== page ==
A woman who skipped school as a teenager in order to see Prince Charles at Cairns Airport in 1979 has greeted the heir to the throne nearly 40 years after their first encounter.

Leila Sherwood, who made headlines at the age of 14 when she gave the British royal a kiss, greeted the Prince once again outside St John the Evangelist Church on Sunday.

Clutching a newspaper clipping from the time, the now 54-year-old was delighted to see Prince Charles.

She said: ‘He held my hand and said “bless you” – I didn’t want to let go of his hand!’, reported the Bendigo Advertiser.

A woman who skipped school as a teenager in order to see Prince Charles at Cairns Airport in 1979 has greeted the heir to the throne nearly 40 years after their first encounter (pictured together in Cairns)

A woman who skipped school as a teenager in order to see Prince Charles at Cairns Airport in 1979 has greeted the heir to the throne nearly 40 years after their first encounter (pictured together in Cairns)

A woman who skipped school as a teenager in order to see Prince Charles at Cairns Airport in 1979 has greeted the heir to the throne nearly 40 years after their first encounter (pictured together in Cairns)

Leila Sherwood (pictured), who made headlines at the age of 14 when she gave the British royal a kiss, greeted the prince once again outside St John the Evangelist Church on Sunday with the newspaper clipping from the time

Leila Sherwood (pictured), who made headlines at the age of 14 when she gave the British royal a kiss, greeted the prince once again outside St John the Evangelist Church on Sunday with the newspaper clipping from the time

Prince Charles also greeted the Bishop of north Queensland (pictured)

Prince Charles also greeted the Bishop of north Queensland (pictured)

Leila Sherwood (left), who made headlines at the age of 14 when she gave the British royal a kiss, greeted the prince once again outside St John the Evangelist Church on Sunday with the newspaper clipping from the time – Prince Charles also greeted the Bishop of north Queensland (right)

Leila said of their second meeting: 'He held my hand and said "bless you" - I didn't want to let go of his hand!' (both pictured outside the church)

Leila said of their second meeting: 'He held my hand and said "bless you" - I didn't want to let go of his hand!' (both pictured outside the church)

Leila said of their second meeting: ‘He held my hand and said “bless you” – I didn’t want to let go of his hand!’ (both pictured outside the church)

For the Sunday church service, Leila (pictured with Prince Charles) wore a black and red floral outfit, complete with a flower in her hair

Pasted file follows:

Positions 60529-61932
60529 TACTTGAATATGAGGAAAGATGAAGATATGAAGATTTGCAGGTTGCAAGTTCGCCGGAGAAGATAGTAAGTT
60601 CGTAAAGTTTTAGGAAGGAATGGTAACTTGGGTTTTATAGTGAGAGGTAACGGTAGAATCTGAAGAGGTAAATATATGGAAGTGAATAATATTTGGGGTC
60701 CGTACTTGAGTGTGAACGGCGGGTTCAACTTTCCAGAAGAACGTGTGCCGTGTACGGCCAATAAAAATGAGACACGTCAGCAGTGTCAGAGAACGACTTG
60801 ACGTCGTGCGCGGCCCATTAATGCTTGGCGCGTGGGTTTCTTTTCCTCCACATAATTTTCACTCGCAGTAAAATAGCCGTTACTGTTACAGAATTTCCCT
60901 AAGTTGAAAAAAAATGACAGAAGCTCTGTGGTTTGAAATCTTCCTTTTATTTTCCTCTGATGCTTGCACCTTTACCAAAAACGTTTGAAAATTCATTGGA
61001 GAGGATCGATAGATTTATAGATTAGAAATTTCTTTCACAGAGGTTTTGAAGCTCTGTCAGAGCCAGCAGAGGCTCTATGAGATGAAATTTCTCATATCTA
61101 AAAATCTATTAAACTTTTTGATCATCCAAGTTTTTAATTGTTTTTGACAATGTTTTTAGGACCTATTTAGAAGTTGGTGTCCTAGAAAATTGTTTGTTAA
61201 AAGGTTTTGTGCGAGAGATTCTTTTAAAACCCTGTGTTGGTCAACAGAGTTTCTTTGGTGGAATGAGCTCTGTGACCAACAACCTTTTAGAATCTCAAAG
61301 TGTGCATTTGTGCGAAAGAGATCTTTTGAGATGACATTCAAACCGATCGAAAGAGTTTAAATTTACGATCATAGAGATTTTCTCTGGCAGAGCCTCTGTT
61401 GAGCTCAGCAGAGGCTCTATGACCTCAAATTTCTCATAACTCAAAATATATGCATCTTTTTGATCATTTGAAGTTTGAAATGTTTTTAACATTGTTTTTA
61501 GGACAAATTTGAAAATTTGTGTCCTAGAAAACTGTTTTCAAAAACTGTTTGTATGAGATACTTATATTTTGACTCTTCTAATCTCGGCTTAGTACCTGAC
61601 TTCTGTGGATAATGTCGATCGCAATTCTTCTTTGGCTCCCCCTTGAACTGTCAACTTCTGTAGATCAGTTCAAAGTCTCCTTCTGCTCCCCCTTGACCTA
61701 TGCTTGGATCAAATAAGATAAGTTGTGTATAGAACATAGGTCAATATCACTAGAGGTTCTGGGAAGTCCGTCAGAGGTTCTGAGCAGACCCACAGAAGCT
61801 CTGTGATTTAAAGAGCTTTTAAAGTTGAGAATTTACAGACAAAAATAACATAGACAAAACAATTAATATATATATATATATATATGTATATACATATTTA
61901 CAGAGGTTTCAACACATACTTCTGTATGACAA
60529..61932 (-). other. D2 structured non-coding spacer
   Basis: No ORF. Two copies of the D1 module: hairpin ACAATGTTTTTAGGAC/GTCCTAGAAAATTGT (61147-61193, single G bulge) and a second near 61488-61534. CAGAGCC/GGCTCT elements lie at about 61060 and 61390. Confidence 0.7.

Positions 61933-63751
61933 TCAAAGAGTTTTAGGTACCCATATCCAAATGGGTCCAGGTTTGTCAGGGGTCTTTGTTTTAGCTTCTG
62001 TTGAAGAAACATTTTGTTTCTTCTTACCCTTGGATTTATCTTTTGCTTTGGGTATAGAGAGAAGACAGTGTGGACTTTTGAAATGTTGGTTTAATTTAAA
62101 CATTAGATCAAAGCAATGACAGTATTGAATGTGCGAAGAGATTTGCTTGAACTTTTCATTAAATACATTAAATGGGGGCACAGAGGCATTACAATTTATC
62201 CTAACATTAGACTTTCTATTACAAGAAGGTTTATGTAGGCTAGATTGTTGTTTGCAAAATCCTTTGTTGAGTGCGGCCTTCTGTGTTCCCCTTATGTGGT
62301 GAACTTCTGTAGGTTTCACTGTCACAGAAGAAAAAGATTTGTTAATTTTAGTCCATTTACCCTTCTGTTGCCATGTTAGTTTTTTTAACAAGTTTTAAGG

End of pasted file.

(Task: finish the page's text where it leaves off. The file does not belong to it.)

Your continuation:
For the Sunday church service, Leila (pictured with Prince Charles) wore a black and red floral outfit, complete with a flower in her hair

For the Sunday church service, Leila (pictured with Prince Charles) wore a black and red floral outfit, complete with a flower in her hair

She wasn't the only delighted well wisher who travelled far and wide to see the heir to the throne (pictured with her newspaper clipping from 1979)

She wasn't the only delighted well wisher who travelled far and wide to see the heir to the throne (pictured with her newspaper clipping from 1979)

She wasn’t the only delighted well wisher who travelled far and wide to see the heir to the throne (pictured with her newspaper clipping from 1979)

Leila wasn’t the only person from Far North Queensland who came out to see the British royal. 

The 59-year-old was also greeted by the Bishop of north Queensland, alongside parishioners including those who provided Anglicare services to the community – before he attended a regular service alongside parishioners at 10.30am on Sunday. 

An Aboriginal woman named after Queen Elizabeth was overcome with emotion while meeting the Prince.

Elizabeth Kulla Kulla yelled out to the heir to the throne from behind the barricade as he left a church service at St John the Evangelist Anglican Church on Sunday morning.

‘Excuse me Prince Charles, can I shake your hand?,’ she said. ‘I’m an Aboriginal woman, please can I shake your hand for the first time.’ 

Prince Charles attended a regular service alongside parishioners at 10.30am on Sunday (pictured)

Prince Charles attended a regular service alongside parishioners at 10.30am on Sunday (pictured)

Prince Charles attended a regular service alongside parishioners at 10.30am on Sunday (pictured)

An Aboriginal woman named after Queen Elizabeth was overcome with emotion while meeting he prince (both pictured)

An Aboriginal woman named after Queen Elizabeth was overcome with emotion while meeting he prince (both pictured)

An Aboriginal woman named after Queen Elizabeth was overcome with emotion while meeting he prince (both pictured)

Elizabeth Kulla Kulla yelled out to the heir to the throne from behind the barricade as he left a church service at St John the Evangelist Anglican Church on Sunday morning (both pictured)

Elizabeth Kulla Kulla yelled out to the heir to the throne from behind the barricade as he left a church service at St John the Evangelist Anglican Church on Sunday morning (both pictured)

Elizabeth Kulla Kulla yelled out to the heir to the throne from behind the barricade as he left a church service at St John the Evangelist Anglican Church on Sunday morning (both pictured)

The royal spent 15 minutes mingling with the congregation over a cup of tea after the church service, before he departed for a tour of HMAS Cairns (pictured)

The royal spent 15 minutes mingling with the congregation over a cup of tea after the church service, before he departed for a tour of HMAS Cairns (pictured)

The royal spent 15 minutes mingling with the congregation over a cup of tea after the church service, before he departed for a tour of HMAS Cairns (pictured)

Charles immediately walked over to Ms Kulla Kulla and shook her hand, as she told him she was named after his mother.

Following the interaction the young woman collapsed in tears into the arms of her sister.